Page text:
Top 6 Subtle Phishing Tricks That Can Get You Hooked
During the last few years, the number of spam emails has increased drastically. Tens of millions of junk messages are sent every day (about 50 percent of the whole flow). Besides marketing mass mailing, there are phishers who are getting extra creative in their attempts to steal personal data. Let’s have a quick skim of the most common techniques that cyber criminals use to get your account details or bank card numbers through emails and social networks.
1. Notifications from email services
This kind of phishing is aimed at gathering credentials from user’s email accounts. Scammers typically use template emails asking to restore a password to your account or to expand your mailbox storage. The message warns that if you don’t verify your account or don’t increase the available space you will no longer be able to use your mailbox. Clicking the link, you are redirected to a fraudulent Web page where you enter your email address and email account password into a login box.
Once you submitted the data, criminals can use your account to send spam, scam, and malicious emails in your name. Moreover they also get access to connected services such as online stores and cloud storage, and operate a large amount of your personal information and even steal your identity.
2. Notifications from social networks
As social networks become an integral part of our lives, phishers can’t help but imitate notifications that could come from popular social networks. Such messages could contain information about new friend requests, your friends’ activities, comments, likes, shares, etc. Such emails often replicate real-life emails from the services. After clicking the link, users land on a fake login page, where they unintentionally leave their credentials to cyber criminals. The only identifier of the fraud email is a button with a phishing link. The link is not obvious and as users usually trust the sender they don’t even think about checking the address. However, if you position the cursor on the link, the popup window shows that it leads to an unknown address which is different from the official Facebook address. Along with the common notifications from social networks, users may receive emails about suspicious activity that has been detected on your account, or about new features.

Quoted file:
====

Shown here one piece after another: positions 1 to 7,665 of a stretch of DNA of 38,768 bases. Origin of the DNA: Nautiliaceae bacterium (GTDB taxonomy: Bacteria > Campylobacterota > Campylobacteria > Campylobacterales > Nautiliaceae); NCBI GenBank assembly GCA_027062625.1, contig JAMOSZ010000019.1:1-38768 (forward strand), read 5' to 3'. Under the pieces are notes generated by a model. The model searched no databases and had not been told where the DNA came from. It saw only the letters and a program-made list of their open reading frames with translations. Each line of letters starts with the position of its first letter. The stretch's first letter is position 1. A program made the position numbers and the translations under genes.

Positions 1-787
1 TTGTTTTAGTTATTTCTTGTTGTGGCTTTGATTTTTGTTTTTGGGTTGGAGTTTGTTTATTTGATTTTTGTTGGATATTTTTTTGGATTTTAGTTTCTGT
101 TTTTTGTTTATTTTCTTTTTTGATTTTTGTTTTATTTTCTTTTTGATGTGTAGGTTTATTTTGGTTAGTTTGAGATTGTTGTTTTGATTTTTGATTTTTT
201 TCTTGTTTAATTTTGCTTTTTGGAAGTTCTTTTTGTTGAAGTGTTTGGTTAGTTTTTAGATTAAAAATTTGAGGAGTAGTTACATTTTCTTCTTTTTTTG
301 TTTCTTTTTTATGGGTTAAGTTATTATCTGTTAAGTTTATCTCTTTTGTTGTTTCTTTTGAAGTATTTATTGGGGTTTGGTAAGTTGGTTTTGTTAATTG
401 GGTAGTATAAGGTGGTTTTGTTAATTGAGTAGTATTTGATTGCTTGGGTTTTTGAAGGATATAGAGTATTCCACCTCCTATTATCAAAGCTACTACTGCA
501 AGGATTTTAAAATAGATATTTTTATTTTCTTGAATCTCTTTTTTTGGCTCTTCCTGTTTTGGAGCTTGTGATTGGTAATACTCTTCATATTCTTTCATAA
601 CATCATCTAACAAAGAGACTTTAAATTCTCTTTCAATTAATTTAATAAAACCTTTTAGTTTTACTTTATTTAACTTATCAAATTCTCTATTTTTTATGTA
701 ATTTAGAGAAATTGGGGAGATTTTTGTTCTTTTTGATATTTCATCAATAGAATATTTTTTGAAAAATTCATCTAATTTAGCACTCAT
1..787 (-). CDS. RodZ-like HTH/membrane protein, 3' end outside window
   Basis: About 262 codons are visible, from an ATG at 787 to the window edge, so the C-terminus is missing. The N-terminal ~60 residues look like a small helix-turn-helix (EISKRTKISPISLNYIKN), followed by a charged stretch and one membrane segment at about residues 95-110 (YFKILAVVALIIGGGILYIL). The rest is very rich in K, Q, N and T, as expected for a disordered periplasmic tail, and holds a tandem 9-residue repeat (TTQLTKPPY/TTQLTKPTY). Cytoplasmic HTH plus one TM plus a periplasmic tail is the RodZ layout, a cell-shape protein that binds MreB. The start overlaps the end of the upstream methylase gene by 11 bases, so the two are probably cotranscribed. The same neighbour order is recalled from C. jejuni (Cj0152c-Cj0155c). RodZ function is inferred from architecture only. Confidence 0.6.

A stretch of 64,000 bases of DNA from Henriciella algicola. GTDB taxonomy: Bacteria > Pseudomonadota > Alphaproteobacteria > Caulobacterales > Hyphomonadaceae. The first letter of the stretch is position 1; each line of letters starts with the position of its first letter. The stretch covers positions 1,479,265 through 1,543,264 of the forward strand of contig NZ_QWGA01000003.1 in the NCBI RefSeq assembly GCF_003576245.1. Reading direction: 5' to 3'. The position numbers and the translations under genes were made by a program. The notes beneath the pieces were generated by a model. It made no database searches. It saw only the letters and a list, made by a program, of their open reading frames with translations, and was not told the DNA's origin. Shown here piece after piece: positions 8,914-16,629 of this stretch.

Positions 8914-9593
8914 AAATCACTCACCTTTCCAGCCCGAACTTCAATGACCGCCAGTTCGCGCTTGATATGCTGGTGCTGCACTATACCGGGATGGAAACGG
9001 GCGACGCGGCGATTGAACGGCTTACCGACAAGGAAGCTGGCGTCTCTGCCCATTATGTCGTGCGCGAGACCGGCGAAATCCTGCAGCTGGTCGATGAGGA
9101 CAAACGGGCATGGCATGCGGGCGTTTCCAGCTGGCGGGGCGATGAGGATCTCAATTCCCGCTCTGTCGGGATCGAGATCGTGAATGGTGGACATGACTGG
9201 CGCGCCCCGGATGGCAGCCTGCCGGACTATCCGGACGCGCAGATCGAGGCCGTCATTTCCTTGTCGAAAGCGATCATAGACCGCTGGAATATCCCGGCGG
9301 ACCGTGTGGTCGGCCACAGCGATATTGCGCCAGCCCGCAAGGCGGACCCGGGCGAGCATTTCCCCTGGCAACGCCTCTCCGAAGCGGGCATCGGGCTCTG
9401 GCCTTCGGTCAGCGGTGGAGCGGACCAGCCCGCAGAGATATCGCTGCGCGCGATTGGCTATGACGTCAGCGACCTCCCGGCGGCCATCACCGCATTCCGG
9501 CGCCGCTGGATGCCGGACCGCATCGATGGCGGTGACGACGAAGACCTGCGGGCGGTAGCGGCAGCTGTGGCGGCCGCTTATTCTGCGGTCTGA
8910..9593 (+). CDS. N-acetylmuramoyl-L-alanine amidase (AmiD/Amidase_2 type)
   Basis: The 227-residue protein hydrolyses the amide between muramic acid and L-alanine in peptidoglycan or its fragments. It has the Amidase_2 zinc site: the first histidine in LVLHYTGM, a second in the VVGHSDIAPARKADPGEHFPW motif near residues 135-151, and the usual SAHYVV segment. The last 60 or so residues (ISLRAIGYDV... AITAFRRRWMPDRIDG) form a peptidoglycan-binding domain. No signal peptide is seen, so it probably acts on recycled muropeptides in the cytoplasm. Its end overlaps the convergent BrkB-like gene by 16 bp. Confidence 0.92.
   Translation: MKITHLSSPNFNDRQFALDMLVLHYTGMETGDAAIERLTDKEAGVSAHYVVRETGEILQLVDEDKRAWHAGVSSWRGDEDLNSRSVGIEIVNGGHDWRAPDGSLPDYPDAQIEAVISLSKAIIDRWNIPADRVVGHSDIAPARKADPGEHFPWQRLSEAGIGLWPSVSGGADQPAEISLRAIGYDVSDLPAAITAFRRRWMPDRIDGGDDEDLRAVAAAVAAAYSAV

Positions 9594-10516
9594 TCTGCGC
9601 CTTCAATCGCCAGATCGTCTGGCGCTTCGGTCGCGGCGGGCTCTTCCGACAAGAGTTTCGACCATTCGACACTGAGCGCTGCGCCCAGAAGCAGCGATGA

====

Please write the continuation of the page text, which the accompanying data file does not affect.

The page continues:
3. Notifications from popular services and sellers
The same scheme is typically used by scammers to counterfeit notifications from popular online services, such as e-commerce websites, shops, job search websites, delivery, multimedia platforms, booking sites, etc.
Phishers spread malicious links through mass mailing including information about some problems with payments, order confirmation for an item they didn’t purchase, requests to update payment information or verify account details. Most people click on the links without any doubt and leave their data to fraudsters.
4. Banking phishing
Banking remains one of the most common phishing topics this year. Cyber criminals tend to send fake emails on behalf of banks or well-known payment systems. Victims receive messages with warning about suspicious activity on the client’s account and asking to confirm identity, restore access or cancel a transaction. User is redirected to a fake bank website and asked to enter credit card details including CVV/CVC code. In case of online payment systems, only log in is required. After the private data is received, fraudsters transfer money from user’s account immediately.